back to school classroom

Back-to-school safety tips during a pandemic

As the start of the school year approaches, school districts are preparing for the possibility of having students back on campus for in-classroom instruction. There is still a lot of uncertainty about the ability of schools to safely welcome students back in person. However, as a parent, you can prepare your child and reduce their risk of exposure to the novel coronavirus (COVID-19).

Talk to your child

Most children are already aware of the coronavirus and that their lives have changed, so you should be up front about the situation and empower your child to do their part to help stop the spread.

“I think it’s extremely important to set a positive tone,” said Ameera Nauman, MD, a pediatrician for OSF Medical Group – Pediatrics in Alton, Illinois. “Remain calm and know that children react to what you say and how you say it. Give them some control. Let your children know how to keep themselves and others protected, so they see these precautions as something that’s not daunting, but what we’re doing to keep us all healthy. And provide them with the simple reassurance that lots of researchers and doctors are working as quickly as they can to keep everyone safe.”

A mask for every day

Have a mask for every day for your child. A cloth face mask should be washed before being worn again, and having enough masks for every day of the week helps make sure your child always has a clean mask. Most cloth masks can be laundered with regular clothing. You can put them in the dryer at the highest setting or air dry them in the sun.

Proper mask handling

Make sure your child knows how to handle their mask safely. When they need to remove the mask, or put one on, they should only handle the ear loops or the tie-strings and disinfect or wash their hands immediately after.

An extra mask at the ready

Have an extra mask in a plastic baggie every day just in case something happens to the first one.

Have sanitizer on hand

masked child washes their hands in schoolMake sure your child has hand sanitizer for when soap is not readily available. Hand sanitizer should be contain at least 60% alcohol.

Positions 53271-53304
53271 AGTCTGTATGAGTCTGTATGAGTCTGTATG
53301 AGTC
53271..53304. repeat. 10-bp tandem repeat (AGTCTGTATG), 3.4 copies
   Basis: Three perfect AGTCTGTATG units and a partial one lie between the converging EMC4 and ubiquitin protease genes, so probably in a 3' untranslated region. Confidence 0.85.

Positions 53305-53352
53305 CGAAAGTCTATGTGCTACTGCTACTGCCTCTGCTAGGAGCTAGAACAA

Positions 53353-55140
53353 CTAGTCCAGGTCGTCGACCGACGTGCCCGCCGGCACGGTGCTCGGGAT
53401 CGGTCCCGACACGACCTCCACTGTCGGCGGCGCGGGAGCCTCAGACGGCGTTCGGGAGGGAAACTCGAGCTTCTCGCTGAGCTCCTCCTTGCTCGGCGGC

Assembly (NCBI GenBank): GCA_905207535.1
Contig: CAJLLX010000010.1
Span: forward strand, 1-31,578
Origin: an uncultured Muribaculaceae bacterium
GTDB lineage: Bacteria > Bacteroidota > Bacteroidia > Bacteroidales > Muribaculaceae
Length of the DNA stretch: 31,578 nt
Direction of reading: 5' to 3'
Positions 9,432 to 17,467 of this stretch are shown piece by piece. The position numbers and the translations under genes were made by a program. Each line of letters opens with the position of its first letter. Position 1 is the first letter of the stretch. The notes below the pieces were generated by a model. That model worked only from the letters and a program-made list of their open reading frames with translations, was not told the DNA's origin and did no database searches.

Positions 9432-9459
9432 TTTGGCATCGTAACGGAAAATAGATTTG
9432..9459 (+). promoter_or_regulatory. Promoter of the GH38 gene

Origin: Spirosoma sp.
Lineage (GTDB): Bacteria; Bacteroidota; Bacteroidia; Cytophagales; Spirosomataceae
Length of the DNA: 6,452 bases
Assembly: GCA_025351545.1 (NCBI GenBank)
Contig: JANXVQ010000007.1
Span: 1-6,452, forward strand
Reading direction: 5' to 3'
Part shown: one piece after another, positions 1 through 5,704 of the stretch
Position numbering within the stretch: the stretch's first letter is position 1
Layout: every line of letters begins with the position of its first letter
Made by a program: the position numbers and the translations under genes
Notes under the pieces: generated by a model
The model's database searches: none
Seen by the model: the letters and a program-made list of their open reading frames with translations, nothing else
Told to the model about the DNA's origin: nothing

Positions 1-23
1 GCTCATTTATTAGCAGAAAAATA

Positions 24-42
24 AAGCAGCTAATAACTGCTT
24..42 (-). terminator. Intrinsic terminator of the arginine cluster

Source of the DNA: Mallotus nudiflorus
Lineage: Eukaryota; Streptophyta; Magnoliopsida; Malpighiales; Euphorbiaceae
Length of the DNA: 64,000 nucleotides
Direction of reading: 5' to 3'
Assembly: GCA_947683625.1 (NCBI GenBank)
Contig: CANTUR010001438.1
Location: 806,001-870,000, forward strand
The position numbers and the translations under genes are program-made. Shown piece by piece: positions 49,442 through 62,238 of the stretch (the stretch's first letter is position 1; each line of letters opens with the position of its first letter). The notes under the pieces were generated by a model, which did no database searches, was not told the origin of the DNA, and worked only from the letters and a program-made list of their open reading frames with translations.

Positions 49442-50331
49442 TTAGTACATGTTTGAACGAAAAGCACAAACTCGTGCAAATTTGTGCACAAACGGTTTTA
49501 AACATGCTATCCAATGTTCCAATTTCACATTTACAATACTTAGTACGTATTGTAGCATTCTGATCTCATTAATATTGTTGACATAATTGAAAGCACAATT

“Make sure your kids are old enough to understand hand sanitizer and won’t drink it,” Dr. Nauman said.

You child should understand to use sanitizer when their hands are not visibly dirty, and they know how to properly wash their hands with soap and water. Supplying your child with paper towels, disinfectant wipes or tissues can also help them prevent the spread of germs.

Follow the school’s lead

“It’s going to be a different kind of school year, but I think schools will have their own supply list, too, so pay attention to it and get what the school asks for,” Dr. Nauman said.

Schools will have to do more intensive cleaning of high-touch areas, like door knobs, etc. They may ask for disinfectant wipes, paper towels, facial tissues or liquid soap to help make sure classrooms have enough sanitary supplies for all the students.

Prepare for at-home schooling

When school returns, in-school instruction may not be safely possible. A fully or partially online schedule may require your child to learn online from home.

In this case, make sure you have a quiet, dedicated work space set up where your child can work without too many distractions.

“Knowing that kids are going to be in front of a screen a lot more potentially, when it’s time to shut off from school, get them away from that area,” Dr. Nauman said.

Maintaining a routine schedule is important, too.

“Routine and consistency help a lot of kids,” Dr. Nauman said. “Especially if they have ADHD or anxiety, this can really help them. Routine is how children learn work ethic. Most of us get up early in the morning, get ready and go to work. It provides a sense of accomplishment; a sense of control and ownership over what they’re doing. At a time of great unknowns, these are things that don’t change.”

Your child’s pediatrician is a great resource and you should contact them if you have questions.

About Author: Ken Harris

Ken Harris is the proudest father and a writing coordinator for the Marketing & Communications division of OSF HealthCare.

He has a bachelor's in journalism from the University of Wisconsin-Madison and worked as a daily newspaper reporter for four years before leaving the field and eventually finding his way to OSF HealthCare.

In his free time, Ken likes reading, fly fishing, hanging out with his dog and generally pestering his lovely, patient wife.

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Categories: COVID-19, Kids & Family